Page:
It can be useful to know what snook are commonly eating in the waters you are fishing because then you can either use them as live bait, or use a lure that matches the hatch. It is also useful because you can focus your fishing in areas where they may commonly feed if you know what they are feeding on.
Snook are known to move from the beaches in summer, to the flats in fall, and the backcountry in winter. Then in the spring, they move back to the flats as they head towards the beaches for summer again. The key to finding snook is knowing where in the movement cycle the snook are at.
In the late spring to early summertime, as temperatures heat up snook around beach areas tend to become much more aggressive as they prepare to spawn. This can be a great time to fish for beach snook.
If you’re fishing for snook around the beach look for drop-offs, sandbars, and grass where the snook may be lurking. There isn’t as much structure around beaches for the snook to congregate by, but you should be able to easily see them in against the white sands.
During the fall snook tend to move toward where they will spend the winter. You can find them in canals, rivers, and flats. Many anglers tend to fish for snook in flats with flies because they eat almost anything as they begin to prepare for winter.
Look for coastal bay grass flats with abundant baitfish and there is probably a huge population of snook to target. Try casting towards the edge of deep potholes and you’re very likely to get a few bites.
Snook do not like the cold. In the winter, you can find them in canals, creeks, and bays because these areas tend to have warmer waters throughout the winter months. Look for creeks and ditches with muddy bottoms and plenty of baitfish, and you are likely to find a lot of snook lurking. Try fishing a few hours after daybreak all the way through to sunset. These should be productive times to get them biting.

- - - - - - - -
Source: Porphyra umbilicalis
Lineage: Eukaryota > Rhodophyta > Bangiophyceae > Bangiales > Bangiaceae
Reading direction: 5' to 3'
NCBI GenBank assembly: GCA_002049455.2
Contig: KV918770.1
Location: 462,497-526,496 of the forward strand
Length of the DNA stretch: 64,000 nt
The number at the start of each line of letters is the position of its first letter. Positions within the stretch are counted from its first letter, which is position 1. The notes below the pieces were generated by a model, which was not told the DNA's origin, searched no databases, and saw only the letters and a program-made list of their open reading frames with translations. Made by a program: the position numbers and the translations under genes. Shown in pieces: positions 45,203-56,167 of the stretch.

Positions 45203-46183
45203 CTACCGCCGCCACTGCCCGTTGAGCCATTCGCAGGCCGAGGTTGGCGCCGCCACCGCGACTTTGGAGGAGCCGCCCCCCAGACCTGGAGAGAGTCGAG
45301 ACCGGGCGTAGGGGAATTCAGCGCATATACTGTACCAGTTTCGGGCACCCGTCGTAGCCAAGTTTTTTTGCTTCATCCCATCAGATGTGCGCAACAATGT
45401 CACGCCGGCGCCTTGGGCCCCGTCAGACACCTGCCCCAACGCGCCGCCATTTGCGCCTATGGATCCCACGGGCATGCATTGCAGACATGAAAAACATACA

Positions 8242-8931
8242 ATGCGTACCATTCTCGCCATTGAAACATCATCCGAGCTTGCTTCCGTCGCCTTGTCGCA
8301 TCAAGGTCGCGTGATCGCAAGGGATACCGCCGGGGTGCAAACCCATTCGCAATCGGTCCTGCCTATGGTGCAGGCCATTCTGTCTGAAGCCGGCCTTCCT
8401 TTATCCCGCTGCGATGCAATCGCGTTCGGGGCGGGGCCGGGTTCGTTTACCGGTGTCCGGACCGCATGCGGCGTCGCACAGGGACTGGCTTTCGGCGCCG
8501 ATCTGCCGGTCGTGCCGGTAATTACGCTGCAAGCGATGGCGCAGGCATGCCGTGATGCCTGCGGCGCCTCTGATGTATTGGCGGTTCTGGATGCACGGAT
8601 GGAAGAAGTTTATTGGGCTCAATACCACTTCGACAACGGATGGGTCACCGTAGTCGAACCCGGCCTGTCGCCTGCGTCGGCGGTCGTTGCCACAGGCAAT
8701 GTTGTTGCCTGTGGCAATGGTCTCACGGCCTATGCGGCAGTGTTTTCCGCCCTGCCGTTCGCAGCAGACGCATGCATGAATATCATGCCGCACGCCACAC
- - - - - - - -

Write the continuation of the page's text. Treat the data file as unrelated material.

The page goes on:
As the water warms up snook tend to move from the winter backcountry to the flats as they head to the beaches for summer. In early spring you can find them in the flats. Fish potholes or the edges of mangroves. Another snook hot spot this time of year is fishing around dock lights on a rising tide. The glow of a dock light is a baitfish magnet, and where you find the food is where you will find the snook.
Equipment You Will Need to Catch Snook
Rods and Reels
Most anglers use spinning rods for snook fishing. Though you can definitely use a baitcasting rod and reel or fly rod depending on the situation. If you’re using a spinning rod, something right around 7 feet in length was fast to extra-fast action is a great all-around bet for most situations.
Generally, you want a heavier rod if you are fishing in heavy currents or using live bait. If you’re fishing lighter areas and using artificial lures than a lighter rod that is more sensitive will perform better for you.
Lures and Baits